•to check the influence of Novgorod, and counter the spread of the “heretical” Orthodox creed.

Indeed, the spread of Swedish language and construction of fortresses goes hand in hand with the construction of Catholic churches and cathedrals in the early period.

Skipping ahead from the 1200s up to the 1400s, Sweden joined Denmark and Norway in a union of the skandinavian kingdoms called the Union of Kalmar, which was dominated by Denmark. Under Gustav Erikson, later King Gustav I Vasa, Sweden (and Finland) left the Kalmar Union in 1523. Gustav Vasa profoundly changed the Swedish monarchy, weakening the power of the nobility and church to enhance his own power. Following a dispute with the Pope about the appointment of Bishops, Gustav allowed the spread of the Lutheran church in his kingdom. This period also saw the administration of the provinces in Finland come under the supervision of royally appointed bailiffs, rather than being administered by local Bishoprics and noble families (who tended to be Germans appointed by pre-Kalmar kings).

Following Gustav I, his sons Eric XIV and John III ruled. John originally ruled as Duke of Finland during his brother’s reign, and used his power base in Finland to depose his mentally unstable brother. John had strong catholic sympathies, and under his reign and that of his son Sigismund, Sweden would see the reintroduction of many Catholic ceremonies and the drift back towards Catholicism being the state religion.

Sigismund was troubled in that his Catholicism as well as his duties as King of the Polish-Lithuanian Commonwealth put him at odds with his Swedish nobles, and he was deposed in turn in favor of Gustav I’s youngest son Charles IX. During this conflict in Sweden proper, the provinces of Finland saw what has been called the Cudgel War, where peasants rebelled against burdensome and exploitative nobles and military garrisons. Charles IX expressed support for the peasantry, but his forces were engaged fighting Sigismund in Sweden.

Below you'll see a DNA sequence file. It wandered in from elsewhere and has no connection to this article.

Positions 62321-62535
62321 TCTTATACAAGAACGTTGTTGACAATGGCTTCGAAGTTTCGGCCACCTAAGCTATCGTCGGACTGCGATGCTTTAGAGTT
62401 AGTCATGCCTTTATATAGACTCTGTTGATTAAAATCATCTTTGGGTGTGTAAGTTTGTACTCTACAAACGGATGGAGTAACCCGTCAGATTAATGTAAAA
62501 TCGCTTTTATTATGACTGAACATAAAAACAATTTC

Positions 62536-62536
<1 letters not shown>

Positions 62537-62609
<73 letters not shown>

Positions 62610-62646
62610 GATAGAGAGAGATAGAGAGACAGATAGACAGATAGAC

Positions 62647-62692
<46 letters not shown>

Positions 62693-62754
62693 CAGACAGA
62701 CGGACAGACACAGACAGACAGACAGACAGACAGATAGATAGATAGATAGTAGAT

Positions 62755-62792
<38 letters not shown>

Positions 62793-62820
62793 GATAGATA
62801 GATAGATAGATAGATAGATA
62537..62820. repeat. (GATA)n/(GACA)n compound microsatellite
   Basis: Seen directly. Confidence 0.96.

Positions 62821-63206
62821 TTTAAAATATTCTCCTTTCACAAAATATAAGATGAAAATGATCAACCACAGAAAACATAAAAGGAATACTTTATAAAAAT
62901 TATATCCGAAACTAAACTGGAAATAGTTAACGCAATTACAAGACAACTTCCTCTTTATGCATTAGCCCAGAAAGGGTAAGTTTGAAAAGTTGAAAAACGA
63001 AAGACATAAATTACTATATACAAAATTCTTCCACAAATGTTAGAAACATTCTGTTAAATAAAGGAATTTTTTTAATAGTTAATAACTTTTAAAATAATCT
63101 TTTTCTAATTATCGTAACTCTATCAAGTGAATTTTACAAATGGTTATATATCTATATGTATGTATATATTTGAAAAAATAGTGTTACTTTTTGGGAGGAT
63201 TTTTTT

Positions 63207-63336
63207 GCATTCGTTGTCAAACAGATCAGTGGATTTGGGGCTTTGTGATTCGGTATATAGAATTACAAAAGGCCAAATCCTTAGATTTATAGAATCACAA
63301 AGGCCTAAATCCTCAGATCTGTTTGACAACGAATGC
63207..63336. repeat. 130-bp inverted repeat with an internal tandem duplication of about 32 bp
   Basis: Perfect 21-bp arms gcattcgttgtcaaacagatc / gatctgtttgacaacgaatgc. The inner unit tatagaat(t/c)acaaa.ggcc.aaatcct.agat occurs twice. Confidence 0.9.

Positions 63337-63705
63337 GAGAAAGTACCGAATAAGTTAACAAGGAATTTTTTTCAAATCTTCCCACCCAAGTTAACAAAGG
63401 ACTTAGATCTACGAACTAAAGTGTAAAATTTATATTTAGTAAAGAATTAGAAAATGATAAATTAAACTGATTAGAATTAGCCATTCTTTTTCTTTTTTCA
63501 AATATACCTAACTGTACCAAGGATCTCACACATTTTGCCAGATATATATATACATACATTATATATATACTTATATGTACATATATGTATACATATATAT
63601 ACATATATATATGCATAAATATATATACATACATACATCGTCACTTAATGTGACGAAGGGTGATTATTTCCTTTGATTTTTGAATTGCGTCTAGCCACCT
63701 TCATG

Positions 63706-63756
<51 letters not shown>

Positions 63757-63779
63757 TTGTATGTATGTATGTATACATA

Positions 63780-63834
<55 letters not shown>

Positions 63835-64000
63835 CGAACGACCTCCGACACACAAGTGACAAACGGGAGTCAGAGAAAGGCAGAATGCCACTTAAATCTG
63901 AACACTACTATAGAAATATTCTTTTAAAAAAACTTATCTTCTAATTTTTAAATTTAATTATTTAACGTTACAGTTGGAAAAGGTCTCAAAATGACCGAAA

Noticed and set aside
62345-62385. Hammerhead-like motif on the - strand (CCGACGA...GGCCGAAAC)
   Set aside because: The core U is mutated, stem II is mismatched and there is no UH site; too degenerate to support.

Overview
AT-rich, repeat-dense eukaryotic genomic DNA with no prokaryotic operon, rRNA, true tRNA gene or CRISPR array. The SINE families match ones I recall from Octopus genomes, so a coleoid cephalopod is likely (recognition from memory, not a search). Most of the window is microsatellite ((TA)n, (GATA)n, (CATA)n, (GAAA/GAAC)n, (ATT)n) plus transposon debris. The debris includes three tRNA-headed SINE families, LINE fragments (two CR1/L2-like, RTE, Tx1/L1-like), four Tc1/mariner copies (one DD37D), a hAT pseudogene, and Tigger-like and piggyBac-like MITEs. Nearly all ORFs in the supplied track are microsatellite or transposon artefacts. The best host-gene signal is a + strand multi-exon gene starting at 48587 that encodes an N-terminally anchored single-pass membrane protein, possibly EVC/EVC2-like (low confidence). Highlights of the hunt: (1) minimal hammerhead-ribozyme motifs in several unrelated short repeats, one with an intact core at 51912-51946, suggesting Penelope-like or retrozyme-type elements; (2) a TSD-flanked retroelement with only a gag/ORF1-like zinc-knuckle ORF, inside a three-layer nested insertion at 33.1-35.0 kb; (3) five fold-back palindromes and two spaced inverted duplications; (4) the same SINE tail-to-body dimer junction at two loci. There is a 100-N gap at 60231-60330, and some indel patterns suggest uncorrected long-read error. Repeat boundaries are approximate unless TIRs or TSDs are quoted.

The period of Charles IX reign would see the lessening of the old rivalry with the Russian principalities (Muscovy was descending into the Time of Troubles) and a heightening of rivalry with Poland-Lithuania ruled by the disgruntled Sigismund who never relinquished his claim to the crown of Sweden. In fact, this period would see Russia as the playground for Polish and Swedish invasions and puppet Czars (something never mentioned in discussions of Charles XII/Napoleon/Hitler).

Charles IX was succeeded by his illustrious son Gustav Adolph, also known by his latinized name Gustavus Adolphus. Gustav Adolph’s reign saw the conquest of Skane from the Danes by the young monarch, an extended war against his cousin, Sigismund, in Prussia, and eventually Swedish intervention in the 40 years war. During this long period of war, Finnish cavalry regiments known as Hakkapeliitas made a name for themselves for their endurance and savagery. Actually, Jean Sibelius wrote a concerto about them known as the Hakkapeliita March.

At the end of Gustav Adolph’s reign, Sweden could be considered one of the “great powers” of Europe to come out of the 40 years war, along with France.

However, Swedish strength would ebb away with the reforms of Peter the Great of Russia. King Christian XII fought the Russian Czar to a standstill in the early phases of the Great Northern War in 1700, but the Swedish monarch made the drastic mistake of engaging in a long and inconclusive war with Poland while the Russians recouped their strength. The result was Russia took over the territory of Estonia, gained access to the Gulf of Finland including the site on which St Petersburg was constructed, as well as the loss of Viipuri/Vyborg, the lynchpin of the eastern defenses of Finland.

Finally, Sweden would lose the entirety of Finland in the 1808-09 Finnish War.